A delicacy, but beware of the sting - News - Gondwana Collection


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A delicacy, but beware of the sting

Avatar of inke inke - 26. mars 2019 - Environment

White barbels come in different shades of colour. They have six barbels – two on the upper jaw and four on the lower jaw – which help them to detect prey in murky water.

Dirk Heinrich

The white barbel (Galeichthys feliceps), popularly known as white sea catfish, is one of the numerous species of surf fish caught on the Namibian coast from the beach or from boats. It is feared but also revered as a delicacy. This fish without scales needs to be handled with care because it is equipped with three razor sharp spines: one close to the dorsal fin and one in each of the pectoral fins. In the face of danger the catfish raises the spines by extending the fins from the body. In that situation it can quickly happen that one of the spines penetrates a careless angler’s hand or hits another part of his body if the fish is still thrashing on the hook of the line. A sting from a catfish spine is a very painful experience.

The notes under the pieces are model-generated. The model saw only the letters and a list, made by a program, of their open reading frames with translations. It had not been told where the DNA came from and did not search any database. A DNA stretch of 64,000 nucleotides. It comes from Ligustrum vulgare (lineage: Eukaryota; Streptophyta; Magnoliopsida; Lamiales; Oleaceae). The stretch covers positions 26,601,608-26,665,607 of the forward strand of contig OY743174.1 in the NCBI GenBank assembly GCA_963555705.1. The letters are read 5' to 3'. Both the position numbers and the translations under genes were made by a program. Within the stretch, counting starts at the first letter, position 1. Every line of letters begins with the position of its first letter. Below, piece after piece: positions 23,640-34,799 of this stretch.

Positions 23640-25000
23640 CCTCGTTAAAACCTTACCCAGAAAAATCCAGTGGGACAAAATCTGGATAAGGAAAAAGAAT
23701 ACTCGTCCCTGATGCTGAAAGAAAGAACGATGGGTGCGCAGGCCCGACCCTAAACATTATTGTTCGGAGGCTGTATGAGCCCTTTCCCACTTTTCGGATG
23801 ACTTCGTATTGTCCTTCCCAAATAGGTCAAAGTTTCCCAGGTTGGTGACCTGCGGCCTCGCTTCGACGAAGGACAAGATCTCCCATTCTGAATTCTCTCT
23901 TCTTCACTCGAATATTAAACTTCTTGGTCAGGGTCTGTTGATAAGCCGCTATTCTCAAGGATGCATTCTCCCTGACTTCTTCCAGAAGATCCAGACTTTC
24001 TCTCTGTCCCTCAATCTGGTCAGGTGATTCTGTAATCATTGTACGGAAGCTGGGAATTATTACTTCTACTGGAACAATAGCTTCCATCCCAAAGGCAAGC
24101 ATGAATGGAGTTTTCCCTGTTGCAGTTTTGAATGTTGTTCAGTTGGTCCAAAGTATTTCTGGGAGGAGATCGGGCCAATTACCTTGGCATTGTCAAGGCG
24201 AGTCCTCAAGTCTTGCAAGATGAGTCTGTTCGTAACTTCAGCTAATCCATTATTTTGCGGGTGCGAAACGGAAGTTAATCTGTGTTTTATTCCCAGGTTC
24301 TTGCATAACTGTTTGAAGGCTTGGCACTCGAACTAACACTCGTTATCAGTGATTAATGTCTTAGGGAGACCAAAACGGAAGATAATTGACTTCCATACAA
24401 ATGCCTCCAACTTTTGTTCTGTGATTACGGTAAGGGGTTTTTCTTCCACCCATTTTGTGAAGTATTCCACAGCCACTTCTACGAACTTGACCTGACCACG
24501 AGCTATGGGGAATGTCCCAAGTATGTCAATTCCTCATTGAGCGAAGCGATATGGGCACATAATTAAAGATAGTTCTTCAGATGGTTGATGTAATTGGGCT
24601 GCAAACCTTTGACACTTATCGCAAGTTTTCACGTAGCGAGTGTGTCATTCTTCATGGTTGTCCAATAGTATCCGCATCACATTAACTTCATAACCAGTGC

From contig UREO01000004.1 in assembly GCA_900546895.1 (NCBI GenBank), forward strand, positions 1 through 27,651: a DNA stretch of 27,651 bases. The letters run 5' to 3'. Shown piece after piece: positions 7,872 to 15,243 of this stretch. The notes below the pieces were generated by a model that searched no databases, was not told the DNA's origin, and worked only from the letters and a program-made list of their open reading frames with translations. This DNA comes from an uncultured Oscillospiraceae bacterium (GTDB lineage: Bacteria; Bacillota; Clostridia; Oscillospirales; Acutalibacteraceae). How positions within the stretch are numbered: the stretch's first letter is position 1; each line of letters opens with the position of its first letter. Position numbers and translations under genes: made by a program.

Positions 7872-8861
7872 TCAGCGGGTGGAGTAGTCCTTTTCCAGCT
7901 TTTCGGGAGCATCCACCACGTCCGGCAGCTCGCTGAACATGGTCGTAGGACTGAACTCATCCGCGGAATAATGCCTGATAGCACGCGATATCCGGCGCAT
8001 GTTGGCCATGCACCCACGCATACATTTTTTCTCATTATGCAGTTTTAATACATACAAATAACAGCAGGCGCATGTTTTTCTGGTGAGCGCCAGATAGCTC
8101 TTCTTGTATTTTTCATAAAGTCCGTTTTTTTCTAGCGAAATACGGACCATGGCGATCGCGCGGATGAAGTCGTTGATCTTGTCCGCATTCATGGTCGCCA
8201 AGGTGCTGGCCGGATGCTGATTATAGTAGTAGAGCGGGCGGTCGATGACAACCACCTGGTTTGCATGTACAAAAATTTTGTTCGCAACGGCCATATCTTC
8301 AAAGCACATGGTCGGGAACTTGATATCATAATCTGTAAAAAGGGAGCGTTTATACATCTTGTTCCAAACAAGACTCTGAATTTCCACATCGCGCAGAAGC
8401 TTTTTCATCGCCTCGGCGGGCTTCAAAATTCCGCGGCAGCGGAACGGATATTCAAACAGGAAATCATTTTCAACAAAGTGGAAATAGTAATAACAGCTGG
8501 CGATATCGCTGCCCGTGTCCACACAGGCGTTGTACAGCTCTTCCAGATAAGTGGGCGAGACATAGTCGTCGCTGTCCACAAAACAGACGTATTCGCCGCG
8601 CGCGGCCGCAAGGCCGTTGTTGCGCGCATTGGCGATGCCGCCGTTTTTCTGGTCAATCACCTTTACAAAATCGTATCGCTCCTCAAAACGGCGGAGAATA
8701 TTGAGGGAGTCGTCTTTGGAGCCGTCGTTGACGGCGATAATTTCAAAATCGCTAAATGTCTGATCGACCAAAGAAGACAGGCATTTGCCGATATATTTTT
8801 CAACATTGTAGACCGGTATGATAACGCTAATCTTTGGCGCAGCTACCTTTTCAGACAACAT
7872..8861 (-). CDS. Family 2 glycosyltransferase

Many anglers believe that catfish stocks have drastically declined. They also say that the fish they catch is rather small compared to earlier times. White barbels are considered a special delicacy among German-speaking Namibians. 

For more information about the white barbel please have a look at Namibia Outdoor.

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